Restoration of denervated skeletal muscle transplants after reinnervation in rats

Adarsh K. Gulati

Research output: Contribution to journalArticle

20 Scopus citations

Abstract

The present study describes reinnervation and restoration of rat skeletal muscle denervated for the duration of 3, 6 or 12 months. Denervation of extensor digitorum longus (EDL) muscle was achieved by cutting and ligating the donor rat sciatic nerve in situ. At 3, 6 and 12 months, the denervated EDL muscles were removed and transplanted into an innervated normal leg of another rat. In addition, normal (i.e., no prior denervation) muscles were transplanted as controls for comparison. The muscles were analyzed at 4 and 12 weeks after transplantation. The EDL muscle weight and myofiber size decreased with extended denervation times. After transplantation, the muscles underwent regeneration and reinnervation, and recovered as determined by an increase in muscle mass and myofiber size. The 3-month denervated muscle regenerates recovered completely, and were similar to the non-denervated normal muscle regenerates. Reinnervation, and partial recovery of muscle weight and myofiber size was observed in 6- and 12-month denervated muscle transplants. These results document that while regeneration and reinnervation does occur in denervated muscles after transplantation, the extent of recovery is related to the duration of denervation.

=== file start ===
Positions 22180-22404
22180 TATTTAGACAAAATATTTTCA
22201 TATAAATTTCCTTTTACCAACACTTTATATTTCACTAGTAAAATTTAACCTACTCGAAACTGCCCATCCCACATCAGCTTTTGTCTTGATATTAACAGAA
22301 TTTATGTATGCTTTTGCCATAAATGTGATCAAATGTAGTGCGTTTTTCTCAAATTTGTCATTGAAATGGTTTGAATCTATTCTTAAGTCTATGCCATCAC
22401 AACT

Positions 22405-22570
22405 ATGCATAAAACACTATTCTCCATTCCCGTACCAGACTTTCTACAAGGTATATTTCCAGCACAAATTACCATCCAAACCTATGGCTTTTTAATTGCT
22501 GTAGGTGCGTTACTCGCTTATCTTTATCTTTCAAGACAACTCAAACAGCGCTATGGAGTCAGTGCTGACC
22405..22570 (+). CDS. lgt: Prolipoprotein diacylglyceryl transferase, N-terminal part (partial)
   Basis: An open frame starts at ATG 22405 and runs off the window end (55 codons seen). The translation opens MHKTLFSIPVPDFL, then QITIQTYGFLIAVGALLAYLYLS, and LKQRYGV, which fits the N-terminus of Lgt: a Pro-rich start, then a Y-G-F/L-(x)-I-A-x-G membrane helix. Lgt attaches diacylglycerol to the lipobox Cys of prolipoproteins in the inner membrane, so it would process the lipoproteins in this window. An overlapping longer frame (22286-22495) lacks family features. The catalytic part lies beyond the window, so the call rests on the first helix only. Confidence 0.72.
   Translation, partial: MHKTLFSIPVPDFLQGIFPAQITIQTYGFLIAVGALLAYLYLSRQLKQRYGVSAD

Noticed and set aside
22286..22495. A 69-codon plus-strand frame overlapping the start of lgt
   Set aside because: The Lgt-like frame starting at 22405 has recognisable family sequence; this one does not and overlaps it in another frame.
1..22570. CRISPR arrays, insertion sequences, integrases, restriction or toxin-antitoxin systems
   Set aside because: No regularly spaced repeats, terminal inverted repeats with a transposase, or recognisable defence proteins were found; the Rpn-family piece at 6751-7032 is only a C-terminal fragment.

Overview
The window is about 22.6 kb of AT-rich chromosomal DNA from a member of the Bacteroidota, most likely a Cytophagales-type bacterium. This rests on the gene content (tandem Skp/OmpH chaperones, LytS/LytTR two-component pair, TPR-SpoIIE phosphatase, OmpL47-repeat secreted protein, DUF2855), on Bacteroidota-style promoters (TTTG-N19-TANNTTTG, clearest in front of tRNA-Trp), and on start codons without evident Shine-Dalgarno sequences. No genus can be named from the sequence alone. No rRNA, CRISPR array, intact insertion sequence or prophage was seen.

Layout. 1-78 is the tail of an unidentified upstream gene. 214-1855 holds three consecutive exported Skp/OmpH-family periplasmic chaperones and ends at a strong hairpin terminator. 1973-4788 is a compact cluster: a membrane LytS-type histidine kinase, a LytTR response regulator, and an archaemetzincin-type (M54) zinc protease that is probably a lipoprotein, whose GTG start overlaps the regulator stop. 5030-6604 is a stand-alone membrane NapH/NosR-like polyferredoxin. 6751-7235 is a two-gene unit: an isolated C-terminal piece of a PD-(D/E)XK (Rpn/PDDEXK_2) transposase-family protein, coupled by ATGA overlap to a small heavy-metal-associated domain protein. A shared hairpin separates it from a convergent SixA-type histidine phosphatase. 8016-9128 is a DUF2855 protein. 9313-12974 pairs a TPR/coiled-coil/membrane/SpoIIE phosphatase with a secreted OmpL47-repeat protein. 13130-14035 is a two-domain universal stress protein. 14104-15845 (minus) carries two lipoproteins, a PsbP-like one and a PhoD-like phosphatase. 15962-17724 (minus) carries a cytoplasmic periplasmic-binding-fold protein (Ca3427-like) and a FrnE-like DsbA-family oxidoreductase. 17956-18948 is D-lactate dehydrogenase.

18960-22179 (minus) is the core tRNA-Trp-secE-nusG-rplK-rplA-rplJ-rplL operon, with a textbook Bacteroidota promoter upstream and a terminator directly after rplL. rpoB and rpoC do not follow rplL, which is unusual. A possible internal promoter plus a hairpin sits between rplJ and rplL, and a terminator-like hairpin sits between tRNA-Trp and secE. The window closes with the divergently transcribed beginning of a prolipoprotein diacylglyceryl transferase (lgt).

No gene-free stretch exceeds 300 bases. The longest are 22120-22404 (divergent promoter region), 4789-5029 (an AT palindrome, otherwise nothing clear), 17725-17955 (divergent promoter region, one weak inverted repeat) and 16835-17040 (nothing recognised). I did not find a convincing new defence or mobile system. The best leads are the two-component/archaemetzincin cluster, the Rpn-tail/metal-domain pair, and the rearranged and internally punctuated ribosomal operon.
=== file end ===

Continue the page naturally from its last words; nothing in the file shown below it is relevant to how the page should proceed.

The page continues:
Original languageEnglish (US)
Pages (from-to)23-29
Number of pages7
JournalRestorative Neurology and Neuroscience
Volume2
Issue number1
DOIs
StatePublished - Jan 1 1990

    Fingerprint

Keywords

  • Denervation
  • Innervation
  • Myofiber
  • Rat
  • Regeneration
  • Skeletal muscle
  • Transplantation

ASJC Scopus subject areas

  • Neurology
  • Developmental Neuroscience
  • Clinical Neurology

Cite this